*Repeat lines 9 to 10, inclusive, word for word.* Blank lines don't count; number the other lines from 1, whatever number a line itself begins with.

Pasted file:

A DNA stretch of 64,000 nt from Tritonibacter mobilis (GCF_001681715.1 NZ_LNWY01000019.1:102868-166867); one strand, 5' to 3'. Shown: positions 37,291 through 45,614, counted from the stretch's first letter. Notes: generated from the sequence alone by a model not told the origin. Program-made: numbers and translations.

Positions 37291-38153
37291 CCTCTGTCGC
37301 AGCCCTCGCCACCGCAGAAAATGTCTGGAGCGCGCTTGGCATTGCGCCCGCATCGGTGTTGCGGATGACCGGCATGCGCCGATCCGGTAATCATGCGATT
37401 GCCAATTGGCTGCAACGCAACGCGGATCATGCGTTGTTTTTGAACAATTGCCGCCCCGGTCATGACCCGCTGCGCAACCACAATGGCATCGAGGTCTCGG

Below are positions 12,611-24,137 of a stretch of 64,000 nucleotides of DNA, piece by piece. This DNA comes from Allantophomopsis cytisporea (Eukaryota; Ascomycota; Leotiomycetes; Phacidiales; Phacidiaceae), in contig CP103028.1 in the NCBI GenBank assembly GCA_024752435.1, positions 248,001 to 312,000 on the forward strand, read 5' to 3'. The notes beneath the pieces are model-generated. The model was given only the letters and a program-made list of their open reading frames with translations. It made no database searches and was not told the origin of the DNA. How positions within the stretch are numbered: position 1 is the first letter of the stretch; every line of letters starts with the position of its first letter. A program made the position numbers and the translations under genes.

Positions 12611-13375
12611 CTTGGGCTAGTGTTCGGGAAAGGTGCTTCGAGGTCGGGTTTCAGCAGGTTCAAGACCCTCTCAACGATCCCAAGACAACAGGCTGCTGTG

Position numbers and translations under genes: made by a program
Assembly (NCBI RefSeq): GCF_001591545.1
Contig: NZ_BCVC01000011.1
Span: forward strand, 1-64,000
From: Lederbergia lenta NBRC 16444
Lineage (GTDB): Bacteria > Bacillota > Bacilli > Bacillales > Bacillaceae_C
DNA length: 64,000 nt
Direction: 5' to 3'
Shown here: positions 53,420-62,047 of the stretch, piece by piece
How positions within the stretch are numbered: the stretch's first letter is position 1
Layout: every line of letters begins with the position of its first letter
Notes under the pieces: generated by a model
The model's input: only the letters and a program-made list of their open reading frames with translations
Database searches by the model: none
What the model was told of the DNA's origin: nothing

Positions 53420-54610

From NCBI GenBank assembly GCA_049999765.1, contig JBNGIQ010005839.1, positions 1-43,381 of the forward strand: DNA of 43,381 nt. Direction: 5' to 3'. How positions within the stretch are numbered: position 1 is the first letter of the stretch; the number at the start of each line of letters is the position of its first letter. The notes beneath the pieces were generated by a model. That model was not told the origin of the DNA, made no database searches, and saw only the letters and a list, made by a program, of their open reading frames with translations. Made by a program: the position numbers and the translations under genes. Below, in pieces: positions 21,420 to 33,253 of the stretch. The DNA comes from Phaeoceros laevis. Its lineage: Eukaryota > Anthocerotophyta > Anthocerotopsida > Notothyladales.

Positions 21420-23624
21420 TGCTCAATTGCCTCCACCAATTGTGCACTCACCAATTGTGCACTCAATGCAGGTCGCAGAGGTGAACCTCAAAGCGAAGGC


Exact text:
Position numbers and translations under genes: made by a program
Assembly (NCBI RefSeq): GCF_001591545.1